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Identifying patients at risk for trafficking Share This OHSU Content

03/29/11  Portland, Ore.

Trafficking stillMedical providers are in a unique position to identify and help hundreds of Oregon residents trapped in modern-day slavery.

“Very few other people are able to play the role that medical people are able to play in the lives of these survivors,” said Chris Killmer, who helps human trafficking victims in Oregon. “You will probably be the only interaction they’ve had with somebody outside their trafficking situation in a long time.”

Trafficking is a federal crime, defined as “the use of coercion, deception or force” to put people in “slavery-like conditions.” There are two general categories: sex trafficking and forced labor in agriculture, construction, restaurants and other industries.

“Generally what we have seen here in Oregon is . . . U.S. citizen children end up being in sex trafficking and immigrant children and adults, generally young adults, end up in labor trafficking,” said Killmer, who coordinates Catholic Charities’ Outreach and Support to Special Immigrant Populations program, which uses a federal grant to help trafficked immigrants. He spoke at a March 28 lecture sponsored by Healers for Human Rights, an OHSU student group.

Given its shadowy nature, trafficking’s prevalence is hard to pinpoint. The U.S. government estimates that roughly 15,000 people enter the United States as slaves each year, while 250,000 people live as slaves in the country. Oregon has a significant trafficking problem because it sits on Interstate 5, a known trafficking route, and has large agriculture and sex industries.

Spotting trafficking can be hard since victims range from U.S. children forced into the sex trade to immigrant seniors kept as domestic servants. But most victims share several features: They are trapped by debt and fear, overworked, constantly monitored and denied basic needs, including sanitation and prompt health care. Medical warning signs including trauma from beatings; fractures or other injuries that have healed without proper treatment; work-related respiratory disease and repetitive use injuries; malnutrition; exhaustion; frostbite or heat stroke; evidence of non-medical abortions; sexual infections or traumas; and burns, branding or tattoos. Patients generally are accompanied by someone involved in the crime who tries to answer all questions and do not seek care until they have grown very sick.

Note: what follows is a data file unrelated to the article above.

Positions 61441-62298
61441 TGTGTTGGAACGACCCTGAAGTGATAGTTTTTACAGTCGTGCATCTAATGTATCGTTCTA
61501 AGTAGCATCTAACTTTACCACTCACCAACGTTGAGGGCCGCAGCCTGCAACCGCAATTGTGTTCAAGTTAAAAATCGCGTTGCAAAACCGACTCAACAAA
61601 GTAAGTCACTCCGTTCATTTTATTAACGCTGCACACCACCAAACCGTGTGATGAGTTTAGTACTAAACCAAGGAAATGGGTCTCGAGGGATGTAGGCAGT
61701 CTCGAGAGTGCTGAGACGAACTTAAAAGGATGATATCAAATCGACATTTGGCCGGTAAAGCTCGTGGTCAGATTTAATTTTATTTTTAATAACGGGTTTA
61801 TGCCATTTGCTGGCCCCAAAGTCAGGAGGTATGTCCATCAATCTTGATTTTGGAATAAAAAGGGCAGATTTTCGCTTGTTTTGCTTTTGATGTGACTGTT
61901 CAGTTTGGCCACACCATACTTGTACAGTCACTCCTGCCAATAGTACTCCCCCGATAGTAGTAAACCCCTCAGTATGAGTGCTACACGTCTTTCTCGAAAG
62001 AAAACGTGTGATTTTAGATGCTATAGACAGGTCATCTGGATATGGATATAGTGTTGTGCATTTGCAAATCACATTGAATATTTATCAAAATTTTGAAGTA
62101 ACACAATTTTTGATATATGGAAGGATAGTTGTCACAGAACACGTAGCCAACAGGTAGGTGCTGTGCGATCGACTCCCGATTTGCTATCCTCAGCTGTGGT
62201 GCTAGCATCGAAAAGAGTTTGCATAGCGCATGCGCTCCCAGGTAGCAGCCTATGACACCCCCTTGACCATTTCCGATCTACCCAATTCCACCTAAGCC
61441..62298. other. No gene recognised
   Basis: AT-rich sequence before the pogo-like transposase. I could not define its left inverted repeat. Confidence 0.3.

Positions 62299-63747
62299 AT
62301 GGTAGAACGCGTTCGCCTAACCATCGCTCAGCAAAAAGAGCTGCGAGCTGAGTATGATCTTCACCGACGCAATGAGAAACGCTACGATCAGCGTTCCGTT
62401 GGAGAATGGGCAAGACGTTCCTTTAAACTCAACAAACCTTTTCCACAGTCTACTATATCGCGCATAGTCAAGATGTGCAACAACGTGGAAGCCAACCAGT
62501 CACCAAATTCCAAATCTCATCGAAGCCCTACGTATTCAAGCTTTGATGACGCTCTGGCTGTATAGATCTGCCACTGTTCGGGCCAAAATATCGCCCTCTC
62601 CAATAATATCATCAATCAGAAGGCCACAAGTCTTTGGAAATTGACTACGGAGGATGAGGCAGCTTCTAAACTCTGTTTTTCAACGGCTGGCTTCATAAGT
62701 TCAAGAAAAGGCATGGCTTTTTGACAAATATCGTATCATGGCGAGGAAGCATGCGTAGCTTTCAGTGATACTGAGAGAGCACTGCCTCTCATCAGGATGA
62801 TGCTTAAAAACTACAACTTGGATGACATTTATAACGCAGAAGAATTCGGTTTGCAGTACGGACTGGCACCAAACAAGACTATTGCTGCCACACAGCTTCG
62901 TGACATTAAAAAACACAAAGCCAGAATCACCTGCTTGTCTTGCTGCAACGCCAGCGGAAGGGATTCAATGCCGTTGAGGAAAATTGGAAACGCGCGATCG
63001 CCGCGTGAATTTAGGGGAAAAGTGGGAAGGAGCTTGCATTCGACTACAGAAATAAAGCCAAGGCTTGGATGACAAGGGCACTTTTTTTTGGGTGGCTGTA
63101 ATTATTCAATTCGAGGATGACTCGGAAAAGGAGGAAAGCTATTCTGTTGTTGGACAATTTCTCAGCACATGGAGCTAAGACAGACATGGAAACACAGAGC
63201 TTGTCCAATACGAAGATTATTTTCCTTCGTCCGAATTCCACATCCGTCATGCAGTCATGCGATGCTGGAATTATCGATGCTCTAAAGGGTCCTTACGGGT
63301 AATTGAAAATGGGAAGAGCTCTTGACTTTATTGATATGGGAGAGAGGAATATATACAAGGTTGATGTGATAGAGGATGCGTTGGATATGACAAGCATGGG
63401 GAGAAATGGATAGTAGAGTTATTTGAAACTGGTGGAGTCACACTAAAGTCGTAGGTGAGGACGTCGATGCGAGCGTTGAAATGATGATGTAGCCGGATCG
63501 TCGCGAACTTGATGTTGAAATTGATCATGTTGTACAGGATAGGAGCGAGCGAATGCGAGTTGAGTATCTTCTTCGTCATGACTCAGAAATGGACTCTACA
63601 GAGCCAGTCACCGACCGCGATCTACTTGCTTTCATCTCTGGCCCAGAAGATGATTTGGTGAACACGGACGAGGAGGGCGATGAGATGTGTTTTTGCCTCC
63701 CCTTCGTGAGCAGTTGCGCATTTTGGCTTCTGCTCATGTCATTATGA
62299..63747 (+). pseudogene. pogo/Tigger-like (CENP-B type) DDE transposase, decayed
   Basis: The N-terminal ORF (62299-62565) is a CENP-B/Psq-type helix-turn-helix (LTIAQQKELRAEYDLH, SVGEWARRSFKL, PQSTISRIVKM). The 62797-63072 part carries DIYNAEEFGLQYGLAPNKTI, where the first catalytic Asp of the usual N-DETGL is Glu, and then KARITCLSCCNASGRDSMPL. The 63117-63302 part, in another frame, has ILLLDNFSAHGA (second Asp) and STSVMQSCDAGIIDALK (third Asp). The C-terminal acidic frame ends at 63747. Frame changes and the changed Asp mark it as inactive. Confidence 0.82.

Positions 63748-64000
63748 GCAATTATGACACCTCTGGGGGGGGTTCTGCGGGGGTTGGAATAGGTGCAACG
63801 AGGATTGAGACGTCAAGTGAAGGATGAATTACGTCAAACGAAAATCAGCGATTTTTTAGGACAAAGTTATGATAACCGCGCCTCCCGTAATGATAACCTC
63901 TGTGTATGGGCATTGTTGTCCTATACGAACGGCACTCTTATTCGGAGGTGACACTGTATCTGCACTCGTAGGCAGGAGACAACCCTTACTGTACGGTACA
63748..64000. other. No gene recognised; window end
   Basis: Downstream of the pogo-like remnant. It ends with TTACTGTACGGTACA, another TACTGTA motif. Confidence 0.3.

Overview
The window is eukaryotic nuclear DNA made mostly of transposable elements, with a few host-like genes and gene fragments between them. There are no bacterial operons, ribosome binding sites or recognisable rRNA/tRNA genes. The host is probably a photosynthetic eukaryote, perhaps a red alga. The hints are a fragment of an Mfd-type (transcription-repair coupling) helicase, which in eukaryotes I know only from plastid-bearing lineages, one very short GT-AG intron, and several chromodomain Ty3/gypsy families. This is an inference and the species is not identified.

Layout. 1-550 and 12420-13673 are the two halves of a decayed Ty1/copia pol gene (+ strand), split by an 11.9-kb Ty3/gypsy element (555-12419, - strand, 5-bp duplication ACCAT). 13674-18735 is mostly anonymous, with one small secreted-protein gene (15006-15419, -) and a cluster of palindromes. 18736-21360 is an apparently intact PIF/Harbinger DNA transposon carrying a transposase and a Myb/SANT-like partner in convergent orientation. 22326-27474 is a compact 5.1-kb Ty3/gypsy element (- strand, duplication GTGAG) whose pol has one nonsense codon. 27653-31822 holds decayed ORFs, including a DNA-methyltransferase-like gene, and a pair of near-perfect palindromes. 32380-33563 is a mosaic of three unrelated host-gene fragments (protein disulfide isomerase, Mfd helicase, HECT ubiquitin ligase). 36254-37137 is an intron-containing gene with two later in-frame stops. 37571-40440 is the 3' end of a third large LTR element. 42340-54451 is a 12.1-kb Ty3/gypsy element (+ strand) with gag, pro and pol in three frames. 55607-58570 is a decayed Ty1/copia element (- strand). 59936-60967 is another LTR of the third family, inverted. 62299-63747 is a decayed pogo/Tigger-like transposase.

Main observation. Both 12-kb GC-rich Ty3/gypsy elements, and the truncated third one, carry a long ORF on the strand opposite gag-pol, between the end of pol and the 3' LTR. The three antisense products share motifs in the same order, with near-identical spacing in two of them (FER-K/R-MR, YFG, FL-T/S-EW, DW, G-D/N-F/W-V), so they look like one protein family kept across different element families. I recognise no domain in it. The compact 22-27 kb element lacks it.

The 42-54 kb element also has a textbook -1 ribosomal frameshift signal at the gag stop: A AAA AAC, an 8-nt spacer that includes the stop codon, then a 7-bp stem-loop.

“Traffickers will take their victim into a medical setting only as a last resort,” Killmer said.

Providers who suspect trafficking should isolate a patient from the person who brought her in and talk to the patient in a safe and comfortable setting, stressing confidentiality. Many people do not see themselves as crime victims, so Killmer suggests asking broad questions to elicit information about their life: Do you know where you are? How did you get here? Are you paid for your work? Do you get to keep the money you earn? Were you injured while working?

If possible, Killmer suggests keeping patients until a social worker can meet them. Providers also can try discreetly to get information identifying whoever accompanied the patient and can refer patients to law enforcement or other social service resources. Except in mandatory reporting cases, though, Killmer said providers should only report trafficking if the victim agrees, since they may be in immediate danger.

Assume trafficked people won’t be able to return for more care and provide as much treatment as possible in one visit, including needed medication, Killmer said. He suggests writing important information for patients on a piece of paper that is small enough to hide and that lacks letterhead or other information identifying its source.

Providers who want more information can download a free “Caring for Trafficked Persons” guide written by the United Nations, International Organization for Migration and London School of Hygiene & Tropical Medicine.